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Durability - sapphire screens


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Nice... some problems with the story though. Hardness and durability are two different things.

The ability to resist scratching is hardness. The ability to take a beating and not break is durability (or toughness, if you will). These two attributes are as different as night and day, but are often confused and used interchangeably.


Diamond, the hardest natural substance known -- will scratch anything, even the hammer that I just hit it with. But guess what... the hammer still wins the contest. Likewise, drop that phone onto a relatively hard surface (one that would apply shock force) and it too, will end up in pieces.


Certainly, the ability to resist scratching is an advance, but I wouldn't go so far as to call the phone more durable.

Torque, shock, or angular forces are still gonna break the screen -- if not the phone itself.


At least it won't be scratched! :lol::lol::lol::blink:

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This is widely discussed in the world of wristwatches...


Hesalite (perspex, acrylic) watch crystals are genuinely the toughest, even though they scratch quite easily. They are easily polished back to acceptible clarity, though.


Toughened mineral glass (like Seiko's Hardlex) is the next toughest, and scratches less.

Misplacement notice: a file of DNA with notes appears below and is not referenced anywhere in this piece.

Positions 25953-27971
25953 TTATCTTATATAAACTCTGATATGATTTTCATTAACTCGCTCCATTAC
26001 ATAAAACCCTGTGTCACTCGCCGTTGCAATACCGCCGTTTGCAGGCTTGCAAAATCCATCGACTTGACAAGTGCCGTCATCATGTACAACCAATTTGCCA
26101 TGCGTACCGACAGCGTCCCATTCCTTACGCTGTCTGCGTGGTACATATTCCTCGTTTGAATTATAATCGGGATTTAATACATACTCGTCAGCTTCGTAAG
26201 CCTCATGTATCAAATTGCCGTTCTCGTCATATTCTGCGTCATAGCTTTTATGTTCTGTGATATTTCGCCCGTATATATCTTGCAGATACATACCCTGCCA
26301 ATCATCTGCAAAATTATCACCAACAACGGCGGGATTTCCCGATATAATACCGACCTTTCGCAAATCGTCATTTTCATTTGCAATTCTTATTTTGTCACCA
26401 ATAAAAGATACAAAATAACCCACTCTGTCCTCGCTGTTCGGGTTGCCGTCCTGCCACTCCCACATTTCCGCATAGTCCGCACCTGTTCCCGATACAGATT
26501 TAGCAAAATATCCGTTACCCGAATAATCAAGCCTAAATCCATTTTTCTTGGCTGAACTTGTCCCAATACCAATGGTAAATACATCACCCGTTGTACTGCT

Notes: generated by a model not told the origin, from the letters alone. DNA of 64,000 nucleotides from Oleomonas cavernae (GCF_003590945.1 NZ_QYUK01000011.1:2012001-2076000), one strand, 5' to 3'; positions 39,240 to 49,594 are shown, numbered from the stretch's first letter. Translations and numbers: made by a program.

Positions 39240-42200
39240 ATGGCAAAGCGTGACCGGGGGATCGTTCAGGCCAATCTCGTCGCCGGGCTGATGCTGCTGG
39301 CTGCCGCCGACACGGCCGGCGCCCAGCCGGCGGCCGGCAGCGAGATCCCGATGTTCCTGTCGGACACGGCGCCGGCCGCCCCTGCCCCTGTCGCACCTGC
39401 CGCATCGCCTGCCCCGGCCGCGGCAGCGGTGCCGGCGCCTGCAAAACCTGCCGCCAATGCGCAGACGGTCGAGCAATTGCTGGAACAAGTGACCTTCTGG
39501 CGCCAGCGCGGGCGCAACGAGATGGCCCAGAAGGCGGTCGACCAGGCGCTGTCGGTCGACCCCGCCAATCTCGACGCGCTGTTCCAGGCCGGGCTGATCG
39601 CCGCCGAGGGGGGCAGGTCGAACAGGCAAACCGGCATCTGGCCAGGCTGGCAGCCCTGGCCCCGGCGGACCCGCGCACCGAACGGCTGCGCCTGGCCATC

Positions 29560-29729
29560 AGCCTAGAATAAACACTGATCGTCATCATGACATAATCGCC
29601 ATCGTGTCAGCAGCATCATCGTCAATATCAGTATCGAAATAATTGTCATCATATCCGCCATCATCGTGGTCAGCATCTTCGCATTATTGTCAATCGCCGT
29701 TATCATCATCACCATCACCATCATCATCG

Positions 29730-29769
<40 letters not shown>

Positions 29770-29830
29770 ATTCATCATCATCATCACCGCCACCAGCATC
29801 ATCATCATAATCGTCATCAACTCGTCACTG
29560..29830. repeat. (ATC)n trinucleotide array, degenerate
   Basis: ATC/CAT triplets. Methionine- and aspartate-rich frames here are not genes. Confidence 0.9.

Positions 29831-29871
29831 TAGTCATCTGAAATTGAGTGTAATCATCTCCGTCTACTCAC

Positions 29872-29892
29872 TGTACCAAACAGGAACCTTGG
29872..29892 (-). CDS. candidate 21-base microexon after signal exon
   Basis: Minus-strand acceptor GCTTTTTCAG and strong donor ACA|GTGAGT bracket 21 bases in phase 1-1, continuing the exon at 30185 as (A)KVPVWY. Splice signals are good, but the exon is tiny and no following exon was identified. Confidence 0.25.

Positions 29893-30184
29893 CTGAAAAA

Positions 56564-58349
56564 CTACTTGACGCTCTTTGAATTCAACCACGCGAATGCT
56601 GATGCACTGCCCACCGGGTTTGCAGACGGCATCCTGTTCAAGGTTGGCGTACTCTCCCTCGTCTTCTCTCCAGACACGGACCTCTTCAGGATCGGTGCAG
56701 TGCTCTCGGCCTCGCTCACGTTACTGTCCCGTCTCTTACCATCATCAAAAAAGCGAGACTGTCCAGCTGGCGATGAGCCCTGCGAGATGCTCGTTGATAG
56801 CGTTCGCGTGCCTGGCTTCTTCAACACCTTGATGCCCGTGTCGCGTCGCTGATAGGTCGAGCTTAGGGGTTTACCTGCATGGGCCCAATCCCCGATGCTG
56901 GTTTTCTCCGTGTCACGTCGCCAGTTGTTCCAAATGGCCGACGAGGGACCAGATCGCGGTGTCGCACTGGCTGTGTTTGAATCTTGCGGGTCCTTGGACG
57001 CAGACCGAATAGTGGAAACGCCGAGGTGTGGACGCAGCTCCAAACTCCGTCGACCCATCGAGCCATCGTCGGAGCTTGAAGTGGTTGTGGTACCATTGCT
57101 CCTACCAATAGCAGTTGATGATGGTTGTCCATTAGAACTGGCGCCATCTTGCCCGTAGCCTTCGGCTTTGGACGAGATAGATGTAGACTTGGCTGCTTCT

Sapphire is the hardest and scratches least, but is more brittle and is the least forgiving of strong impacts.


For this reason, most "serious" diving watches (rather than expensive Rolexes and Omegas) have thick (4mm or so) mineral glass crystals, which are an acceptable compromise between scratch resistance and toughness. You don't want to accidentally crack your watch crystal at depth - the watch would flood and stop in an instant.


Sapphire might be a "premium" material, but it isn't always the most suitable. In the case of a GPS which may get bumped and dropped, clear polycarbonate resin, with a Zagg (other brands are avaialble) protector is probably a more effective and economical way to prroceed.

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Having now read the article... :rolleyes: It seems this is more akin to Seiko's Sapphlex crystals where a thin layer of Sapphire was fused onto a thicker, supporting substrate of hardened mineral glass, so you get the surface hardness of sapphire combied with the toughness of the underlying toughened glass.


Could work quite well.


You have to wonder, though - given that phones and GPSRs become obsolescent in a relatively short period (and therefore have relatively short lifetimes - as a generality) just how necessary is an uber-durable screen?

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